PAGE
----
If you have used your car as collateral for taking out a title loan and if it gets damaged due to an accident, your car is said to be totaled. Under such circumstances, the car is of no use or a “total loss” if it meets certain criteria.
If it is found that the damage that has resulted following the accident is so severe that the car cannot be repaired, the cost that you incur for the repair exceeds the value of the car, and most importantly, if your car meets the criteria that has been laid down by the state government wherein the car is said to be a total loss, then it can be safely said that the car with a title loan is totaled.
How will the insurance company treat your totaled car?
Once it has been declared that you now have a totaled car at your disposal, it is definitely not going to be smooth sailing all the way especially for you. However, if you have a clause in the terms of the contract in the policy that assures you of covering total loss, the insurance carrier is bound to abide by the following norms-
The insurance company will pay after deductibles the ACV or the actual cash value of the car along with taxes and the state fees.
The company will also take ownership of the totaled car and dispose of the vehicle to an interested buyer. Alternatively, if you want to retain the car, you can do so.
How will the value of the totaled car be determined?
When it comes to calculating the value of your car, you will have to be satisfied only after a price is worked out following the comparison of sale prices of vehicles that are in a similar condition and ones that are in your local area of residence.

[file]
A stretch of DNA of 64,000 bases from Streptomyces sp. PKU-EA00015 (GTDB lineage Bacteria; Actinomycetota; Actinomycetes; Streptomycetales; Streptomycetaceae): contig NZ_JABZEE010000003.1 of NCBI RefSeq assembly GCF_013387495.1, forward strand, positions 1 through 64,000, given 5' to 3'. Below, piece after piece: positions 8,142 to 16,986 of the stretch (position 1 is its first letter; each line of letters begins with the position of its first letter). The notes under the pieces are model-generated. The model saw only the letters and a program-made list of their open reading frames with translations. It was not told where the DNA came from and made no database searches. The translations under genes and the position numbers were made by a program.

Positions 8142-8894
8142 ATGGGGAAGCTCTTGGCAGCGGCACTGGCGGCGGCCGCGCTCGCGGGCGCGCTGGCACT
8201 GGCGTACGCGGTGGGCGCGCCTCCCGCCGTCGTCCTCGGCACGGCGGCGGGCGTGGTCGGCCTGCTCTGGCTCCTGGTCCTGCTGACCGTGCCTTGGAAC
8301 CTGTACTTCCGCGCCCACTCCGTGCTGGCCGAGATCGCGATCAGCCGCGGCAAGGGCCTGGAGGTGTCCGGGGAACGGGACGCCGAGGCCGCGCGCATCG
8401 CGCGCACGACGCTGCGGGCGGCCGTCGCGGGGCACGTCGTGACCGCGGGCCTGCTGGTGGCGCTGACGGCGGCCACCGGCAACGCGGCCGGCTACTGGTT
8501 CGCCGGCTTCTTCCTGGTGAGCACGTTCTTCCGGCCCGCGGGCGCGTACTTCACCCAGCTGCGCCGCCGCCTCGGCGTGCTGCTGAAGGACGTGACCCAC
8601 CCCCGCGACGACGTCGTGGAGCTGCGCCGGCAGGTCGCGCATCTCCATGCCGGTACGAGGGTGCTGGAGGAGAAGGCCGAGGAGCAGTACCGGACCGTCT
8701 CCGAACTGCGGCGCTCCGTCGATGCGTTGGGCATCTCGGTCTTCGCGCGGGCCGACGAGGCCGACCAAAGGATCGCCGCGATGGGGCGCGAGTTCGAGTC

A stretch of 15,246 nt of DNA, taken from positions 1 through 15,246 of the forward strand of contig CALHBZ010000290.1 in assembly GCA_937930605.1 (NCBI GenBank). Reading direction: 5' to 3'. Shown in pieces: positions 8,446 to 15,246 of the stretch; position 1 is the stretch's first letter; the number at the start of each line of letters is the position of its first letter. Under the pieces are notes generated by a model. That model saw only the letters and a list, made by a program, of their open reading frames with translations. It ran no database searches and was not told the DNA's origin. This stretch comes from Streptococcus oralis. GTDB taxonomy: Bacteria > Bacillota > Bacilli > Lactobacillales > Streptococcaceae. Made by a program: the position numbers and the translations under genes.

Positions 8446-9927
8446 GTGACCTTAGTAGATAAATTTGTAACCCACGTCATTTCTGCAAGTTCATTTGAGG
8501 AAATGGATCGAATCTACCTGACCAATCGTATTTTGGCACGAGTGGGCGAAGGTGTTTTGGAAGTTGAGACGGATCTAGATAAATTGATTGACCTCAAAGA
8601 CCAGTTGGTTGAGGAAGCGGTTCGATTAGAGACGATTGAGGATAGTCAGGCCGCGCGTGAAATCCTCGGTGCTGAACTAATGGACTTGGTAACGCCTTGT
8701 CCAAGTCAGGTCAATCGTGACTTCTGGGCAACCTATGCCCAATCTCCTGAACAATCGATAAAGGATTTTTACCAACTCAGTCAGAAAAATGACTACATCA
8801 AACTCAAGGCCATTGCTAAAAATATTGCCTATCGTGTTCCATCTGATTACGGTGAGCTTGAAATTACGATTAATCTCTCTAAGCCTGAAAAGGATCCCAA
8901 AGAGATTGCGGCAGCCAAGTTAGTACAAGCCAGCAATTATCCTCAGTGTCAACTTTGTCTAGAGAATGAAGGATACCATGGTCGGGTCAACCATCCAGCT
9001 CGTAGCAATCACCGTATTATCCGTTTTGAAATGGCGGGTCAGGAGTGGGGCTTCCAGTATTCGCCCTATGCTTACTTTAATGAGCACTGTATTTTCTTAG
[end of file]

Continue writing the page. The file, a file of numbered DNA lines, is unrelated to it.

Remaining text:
Aside from that one good point about assessing the value of the car is that the “pre-accident” state of your car will be taken into account. For instance, it will be found how much mileage you could derive from your vehicle prior to the accident. And also, any kind of damage that was not caused by the accident that totaled your car.
Remember, it is not an easy task to get an absolute claim or compensation for your vehicle and even more if it is totaled. However, you can always negotiate with the car insurance company you have been dealing with all this while by taking out a title loan for your car.
What happens if you want to retain the car?
If you want to keep the car, you will receive the actual cash value (ACV) excluding the deductible and the fair salvage amount. Some states require that you get a salvage certificate. Getting a salvage certificate will treat your “total loss car” as-
Hard to sell
A total loss
Also, you will not be able to get another payment for total loss in case the car gets damaged again.
Who is entitled to receive the payment for a total loss vehicle?
It depends on the terms that you are enjoying in the policy. For instance, if you own the car, you are entitled to receive the payment. If it is a leased vehicle, the company that you have leased the car to will get the payment. And if it is written in your insurance policy that the financing company owns the title, the payment will be received by the financing company.
It is always a wise move to invest or buy a gap insurance so that in case you have “unpaid balances”, the same will be covered by your vehicle insurance carrier.